Published January 1, 2010.
In New Orleans, cooks transform a dollar’s worth of dried beans into a creamy, smoky stew. So why is it so hard to translate this dish once you cross the state line?
Red beans and rice is a Monday night tradition in New Orleans, but some of its key ingredients are nearly impossible to find outside Louisiana. Also, most recipes are plagued by blown-out beans, bland or pasty sauces, and flavors that never quite come together.
We wanted a smoky, spicy, creamy stew that stayed true to its Cajun roots and had a reasonable preparation time.
Successful red beans and rice starts with the right beans. Camellia Brand dried red kidney beans, the New Orleans staple, are tender and ultra-creamy, but only available by mail order for those outside of the Big Easy. We found that small red beans (also called Mexican red beans) were readily available at the supermarket and have a smooth interior texture and skins sturdy enough to stay put during cooking. Soaking the beans overnight in a saltwater brine made the texture even better and seasoned them all the way through.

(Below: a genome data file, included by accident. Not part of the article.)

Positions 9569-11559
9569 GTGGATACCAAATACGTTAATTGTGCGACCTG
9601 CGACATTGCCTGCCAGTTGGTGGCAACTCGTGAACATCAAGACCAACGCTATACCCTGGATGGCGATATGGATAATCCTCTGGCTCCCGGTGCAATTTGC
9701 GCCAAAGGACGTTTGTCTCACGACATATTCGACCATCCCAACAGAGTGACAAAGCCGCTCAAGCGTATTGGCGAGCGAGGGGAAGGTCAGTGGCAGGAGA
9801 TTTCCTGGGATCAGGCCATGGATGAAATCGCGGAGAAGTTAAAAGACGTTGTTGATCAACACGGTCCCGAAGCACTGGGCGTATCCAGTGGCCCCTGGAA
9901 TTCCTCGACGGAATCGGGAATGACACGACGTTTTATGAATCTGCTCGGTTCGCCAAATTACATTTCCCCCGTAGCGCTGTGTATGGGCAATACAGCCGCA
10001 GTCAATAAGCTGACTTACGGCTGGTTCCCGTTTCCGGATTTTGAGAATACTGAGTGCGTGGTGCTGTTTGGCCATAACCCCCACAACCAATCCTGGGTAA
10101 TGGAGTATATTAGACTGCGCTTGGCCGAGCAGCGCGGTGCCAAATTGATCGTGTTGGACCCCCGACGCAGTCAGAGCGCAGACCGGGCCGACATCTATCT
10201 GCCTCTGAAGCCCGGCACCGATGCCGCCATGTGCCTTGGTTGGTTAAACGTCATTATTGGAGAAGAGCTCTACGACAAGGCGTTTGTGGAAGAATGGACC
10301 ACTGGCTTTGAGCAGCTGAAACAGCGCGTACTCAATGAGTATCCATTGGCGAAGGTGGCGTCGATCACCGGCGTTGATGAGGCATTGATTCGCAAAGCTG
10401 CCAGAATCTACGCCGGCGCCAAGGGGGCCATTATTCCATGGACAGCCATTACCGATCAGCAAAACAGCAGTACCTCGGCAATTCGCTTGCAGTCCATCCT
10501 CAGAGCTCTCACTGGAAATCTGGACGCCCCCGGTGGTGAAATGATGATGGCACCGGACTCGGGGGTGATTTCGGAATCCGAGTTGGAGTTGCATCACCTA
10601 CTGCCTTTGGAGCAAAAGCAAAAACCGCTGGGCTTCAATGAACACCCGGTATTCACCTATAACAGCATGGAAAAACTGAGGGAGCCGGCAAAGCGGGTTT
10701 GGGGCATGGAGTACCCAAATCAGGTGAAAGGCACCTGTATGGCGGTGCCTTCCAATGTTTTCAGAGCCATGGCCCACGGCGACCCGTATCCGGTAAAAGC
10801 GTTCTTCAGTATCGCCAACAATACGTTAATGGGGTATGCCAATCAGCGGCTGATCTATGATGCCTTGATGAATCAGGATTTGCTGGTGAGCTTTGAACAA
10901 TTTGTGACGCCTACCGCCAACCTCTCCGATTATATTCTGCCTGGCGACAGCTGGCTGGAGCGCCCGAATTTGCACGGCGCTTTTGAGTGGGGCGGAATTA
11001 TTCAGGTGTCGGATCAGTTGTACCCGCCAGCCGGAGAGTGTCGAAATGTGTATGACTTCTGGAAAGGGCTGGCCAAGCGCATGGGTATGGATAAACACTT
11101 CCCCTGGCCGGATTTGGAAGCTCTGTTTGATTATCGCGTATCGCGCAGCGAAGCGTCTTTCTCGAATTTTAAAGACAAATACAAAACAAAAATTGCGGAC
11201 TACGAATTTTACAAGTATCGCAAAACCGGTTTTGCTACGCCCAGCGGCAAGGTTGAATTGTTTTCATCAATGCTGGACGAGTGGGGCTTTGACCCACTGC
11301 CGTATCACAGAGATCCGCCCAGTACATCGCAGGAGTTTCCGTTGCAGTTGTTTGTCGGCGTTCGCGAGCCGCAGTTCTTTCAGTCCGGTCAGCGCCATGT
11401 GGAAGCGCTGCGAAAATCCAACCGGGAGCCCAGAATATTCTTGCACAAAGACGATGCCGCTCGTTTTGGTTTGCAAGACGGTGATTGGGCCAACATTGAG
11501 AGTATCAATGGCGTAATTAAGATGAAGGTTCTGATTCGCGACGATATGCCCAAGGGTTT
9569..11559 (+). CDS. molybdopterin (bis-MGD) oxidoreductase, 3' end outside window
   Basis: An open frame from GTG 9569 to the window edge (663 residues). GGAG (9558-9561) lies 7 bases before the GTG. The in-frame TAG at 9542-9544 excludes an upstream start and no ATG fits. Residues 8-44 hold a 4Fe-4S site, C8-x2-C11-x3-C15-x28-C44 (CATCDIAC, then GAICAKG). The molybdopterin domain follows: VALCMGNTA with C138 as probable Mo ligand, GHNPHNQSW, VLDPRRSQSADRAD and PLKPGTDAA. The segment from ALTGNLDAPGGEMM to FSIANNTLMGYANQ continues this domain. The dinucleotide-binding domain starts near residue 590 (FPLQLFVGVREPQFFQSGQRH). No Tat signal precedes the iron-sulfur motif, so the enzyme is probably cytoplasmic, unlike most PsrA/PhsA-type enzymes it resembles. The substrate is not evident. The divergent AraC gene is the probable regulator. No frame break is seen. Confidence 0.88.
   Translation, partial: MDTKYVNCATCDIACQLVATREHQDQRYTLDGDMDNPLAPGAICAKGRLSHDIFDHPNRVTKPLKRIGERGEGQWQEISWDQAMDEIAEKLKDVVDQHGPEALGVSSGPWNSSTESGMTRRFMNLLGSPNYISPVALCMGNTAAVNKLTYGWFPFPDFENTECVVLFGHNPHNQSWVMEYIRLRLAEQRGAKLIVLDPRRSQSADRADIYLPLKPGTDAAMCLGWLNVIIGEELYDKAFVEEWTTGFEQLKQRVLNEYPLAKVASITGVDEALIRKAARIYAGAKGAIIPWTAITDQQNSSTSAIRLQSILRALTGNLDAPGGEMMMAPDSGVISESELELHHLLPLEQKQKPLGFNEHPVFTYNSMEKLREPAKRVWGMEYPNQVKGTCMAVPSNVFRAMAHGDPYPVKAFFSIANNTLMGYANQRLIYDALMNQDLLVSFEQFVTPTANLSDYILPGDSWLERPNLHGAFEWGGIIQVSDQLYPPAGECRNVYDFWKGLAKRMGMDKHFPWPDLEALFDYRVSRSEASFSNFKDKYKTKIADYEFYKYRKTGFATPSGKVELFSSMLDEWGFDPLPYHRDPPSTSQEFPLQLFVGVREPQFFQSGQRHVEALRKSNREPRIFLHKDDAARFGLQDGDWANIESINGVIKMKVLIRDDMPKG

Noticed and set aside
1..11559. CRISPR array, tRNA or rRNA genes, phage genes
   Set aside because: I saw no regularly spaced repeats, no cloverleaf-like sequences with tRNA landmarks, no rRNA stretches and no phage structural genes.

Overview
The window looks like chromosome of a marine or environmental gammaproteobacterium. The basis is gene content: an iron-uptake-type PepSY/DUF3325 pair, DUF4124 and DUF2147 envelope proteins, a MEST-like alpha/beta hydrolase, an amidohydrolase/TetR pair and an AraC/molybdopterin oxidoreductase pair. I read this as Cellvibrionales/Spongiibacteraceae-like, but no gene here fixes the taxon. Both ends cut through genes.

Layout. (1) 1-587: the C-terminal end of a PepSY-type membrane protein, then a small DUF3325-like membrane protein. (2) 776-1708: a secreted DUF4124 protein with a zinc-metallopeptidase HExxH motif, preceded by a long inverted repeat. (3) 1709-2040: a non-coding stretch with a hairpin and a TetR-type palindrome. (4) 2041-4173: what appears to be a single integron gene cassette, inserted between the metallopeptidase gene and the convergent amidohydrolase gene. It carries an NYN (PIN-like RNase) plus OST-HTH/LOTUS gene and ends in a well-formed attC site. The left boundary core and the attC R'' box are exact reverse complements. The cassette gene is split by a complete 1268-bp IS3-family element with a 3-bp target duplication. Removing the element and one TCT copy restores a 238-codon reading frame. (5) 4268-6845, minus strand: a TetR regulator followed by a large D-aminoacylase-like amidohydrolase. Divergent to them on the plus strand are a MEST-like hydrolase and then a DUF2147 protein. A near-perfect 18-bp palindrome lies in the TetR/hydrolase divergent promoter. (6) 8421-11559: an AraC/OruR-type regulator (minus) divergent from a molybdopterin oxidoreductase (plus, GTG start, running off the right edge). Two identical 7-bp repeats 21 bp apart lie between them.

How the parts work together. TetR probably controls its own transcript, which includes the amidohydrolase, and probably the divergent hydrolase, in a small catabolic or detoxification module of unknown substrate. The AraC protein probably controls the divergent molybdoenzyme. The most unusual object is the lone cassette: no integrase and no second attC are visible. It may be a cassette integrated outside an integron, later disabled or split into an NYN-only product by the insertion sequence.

True Cajun red beans are cooked with sausage, ham, and pork shoulder, and we were determined to get a similar depth of meaty flavor into our beans. The sausage part was easy. Coarse-textured, heavily smoked Andouille provided depth and complexity. Bacon made a suitable substitute for the requisite but hard-to-find tasso (pork shoulder coated in spices and hot-smoked until it resembles jerky), especially when we added garlic, paprika, cayenne pepper, and black pepper. And to our surprise, splashing in some vinegar an hour into cooking and again just before serving added the brightness of pickled pork shoulder, an obscure product we’d be hard-pressed to find outside of Louisiana.
Finally, we worked on sharpening our dish’s flavors. Many Cajun dishes start with a trio of sautéed green peppers, onions, and celery, but when we used equal parts of each vegetable, we found that the celery and peppers were too prominent. Fine-tuning the ratio so that each vegetable stood out without one overwhelming the rest gave us better results. We also changed the ratio of chicken broth and water in our cooking liquid to amounts that added complexity to the beans but mellowed the chicken flavor. Fresh thyme and bay leaves finished our accessible reworking of a Cajun classic.list of recipes